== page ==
Optimism and Spirituality
Are optimistic people happier than people who are not optimistic? Is optimism an inflated view or thought process of the world? Is seeking spirituality connected to optimism? Well, yes and no. Being optimistic is different than being happy. There can be an upsetting situation where a person is not happy but has an optimistic view that the situation will become better. Optimism is a different view or thought process compared to non-optimistic people but does not mean it is an inflated view. For example, in a same situation scenario, the perception of the situation will probably be different between optimistic and non-optimistic persons. And seeking spiritual enlightenment usually means there is hope or belief of something better which can be fueled by optimism. Heller posits that “An authentic spiritual life is balanced, conscious, and leans towards wholeness” (2016) which are qualities that can be found within optimistic people.
Optimism effects the thought process that allows for having positive perception of many life events. This difference of perception compared to non-optimistic people, allows certain health benefits such as less negative stress and coping positively to adverse situations. Another benefit is where optimism is hope and with hope is a yearning for positive self-growth such as seeking a deeper spiritual connection. When seeking spiritual connection, many daily activities such as employment or personal life, have a greater sense of worth and meaning. This happens because seeking a higher spiritual self can allow for greater understanding of how everything seems to connect with each other and with this knowledge there is a need to have the circle complete and have positive meaning.
Optimism and spiritual development can have a positive impact in the workforce. A common negative sentiment among employees of any company is misunderstanding of, disdain for, or lack of tolerance towards management. When there are negative feelings of other people at the workplace, it impedes if not closes communication. Being able to communicate in a positive manner is an essential life skill for development, trust, and growth. These are also important in the work place. One way to achieve this in the work place is by fostering an optimistic atmosphere. An optimistic employee may have different, more positive perceptions of events in the workplace. Such as when a policy is changed, instead of being upset and resisting, the optimistic employee would see the bigger picture and meaning behind the change and not resist.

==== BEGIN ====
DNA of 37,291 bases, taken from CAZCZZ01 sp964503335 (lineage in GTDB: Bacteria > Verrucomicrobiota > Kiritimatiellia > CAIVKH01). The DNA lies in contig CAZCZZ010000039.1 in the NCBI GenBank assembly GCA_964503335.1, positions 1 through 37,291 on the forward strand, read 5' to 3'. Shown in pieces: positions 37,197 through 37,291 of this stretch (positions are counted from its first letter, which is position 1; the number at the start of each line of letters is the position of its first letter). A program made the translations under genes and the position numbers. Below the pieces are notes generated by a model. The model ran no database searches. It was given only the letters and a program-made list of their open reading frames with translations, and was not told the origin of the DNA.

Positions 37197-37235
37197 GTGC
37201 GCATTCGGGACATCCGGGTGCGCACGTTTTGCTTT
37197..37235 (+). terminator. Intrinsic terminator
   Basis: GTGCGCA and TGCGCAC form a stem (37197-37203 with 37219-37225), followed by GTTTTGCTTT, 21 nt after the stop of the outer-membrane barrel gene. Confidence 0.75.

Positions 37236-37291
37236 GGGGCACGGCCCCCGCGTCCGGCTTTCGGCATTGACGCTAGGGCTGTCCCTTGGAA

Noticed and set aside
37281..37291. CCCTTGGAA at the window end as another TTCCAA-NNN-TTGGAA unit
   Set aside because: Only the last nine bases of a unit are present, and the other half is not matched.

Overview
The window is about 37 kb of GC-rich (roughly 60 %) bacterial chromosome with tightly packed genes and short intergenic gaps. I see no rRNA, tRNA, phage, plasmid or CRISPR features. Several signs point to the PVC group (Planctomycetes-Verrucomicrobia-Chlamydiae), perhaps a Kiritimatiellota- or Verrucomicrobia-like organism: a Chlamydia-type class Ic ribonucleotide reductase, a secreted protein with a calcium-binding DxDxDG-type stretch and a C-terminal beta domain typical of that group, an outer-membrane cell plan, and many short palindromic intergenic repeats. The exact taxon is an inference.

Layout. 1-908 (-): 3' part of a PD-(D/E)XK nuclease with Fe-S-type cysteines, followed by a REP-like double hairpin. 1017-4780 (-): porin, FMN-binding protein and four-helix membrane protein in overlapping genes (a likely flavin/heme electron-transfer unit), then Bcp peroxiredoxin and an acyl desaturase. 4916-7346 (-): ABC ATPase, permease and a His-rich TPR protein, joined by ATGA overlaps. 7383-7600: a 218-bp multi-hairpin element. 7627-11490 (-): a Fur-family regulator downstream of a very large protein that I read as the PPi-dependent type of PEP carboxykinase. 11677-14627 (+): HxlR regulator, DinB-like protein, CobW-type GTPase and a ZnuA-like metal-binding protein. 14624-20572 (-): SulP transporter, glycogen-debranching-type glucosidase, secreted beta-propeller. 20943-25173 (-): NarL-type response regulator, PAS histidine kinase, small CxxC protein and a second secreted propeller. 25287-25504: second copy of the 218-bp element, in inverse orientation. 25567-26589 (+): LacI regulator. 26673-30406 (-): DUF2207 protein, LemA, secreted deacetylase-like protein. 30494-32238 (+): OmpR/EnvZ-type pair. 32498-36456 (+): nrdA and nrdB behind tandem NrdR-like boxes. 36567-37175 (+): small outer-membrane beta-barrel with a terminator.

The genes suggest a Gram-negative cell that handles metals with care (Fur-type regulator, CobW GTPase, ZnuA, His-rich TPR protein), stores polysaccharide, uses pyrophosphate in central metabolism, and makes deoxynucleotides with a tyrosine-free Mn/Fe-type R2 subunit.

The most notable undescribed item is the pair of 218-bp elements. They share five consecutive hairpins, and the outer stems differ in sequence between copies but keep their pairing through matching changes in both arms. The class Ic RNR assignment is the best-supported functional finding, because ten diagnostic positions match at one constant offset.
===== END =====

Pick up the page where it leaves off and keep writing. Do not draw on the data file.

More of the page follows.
In personal life, optimism can change complacent attitudes and behaviors into actionable ideas and desire to change for the better. For example, I have struggled with my body weight going up and down and up again because I need to take medication that causes weight gain. When I am in an optimistic period, I strive to make by body healthier through exercise and eating a nutritious diet. When I am not as optimistic, I am more willing to do nothing while still wishing things would change. Another area in my personal life that optimism is a key factor in success is when I am more active doing things, I enjoy such as camping, fishing, sitting around a campfire. When I am not feeling optimistic, my activities levels suffer. The same holds true for my social activities and composure. Optimism is the fuel that drives my desire to succeed.
Optimism is different than being happy because happiness is a feeling while being optimistic is a state of mind that enables a person to grow, such as seeking a spiritual connection. Optimistic people generally perceive the same situation differently than other people. It is our perception of events that lead to our actions and behaviors. Optimism can provide the desire for spiritual growth because it provides a sense of hope and wanting to grow and become a better person. In both the workplace and person lives of people, optimism provides great benefits because of the changed perception of events which allows for a greater range of thinking.
Heller, S., LCSW. (2016, April 03). What is Spiritual Materialism? Retrieved November 9, 2018, from https://pro.psychcentral.com/what-is-spiritual-materialism/
Written by Joe Felker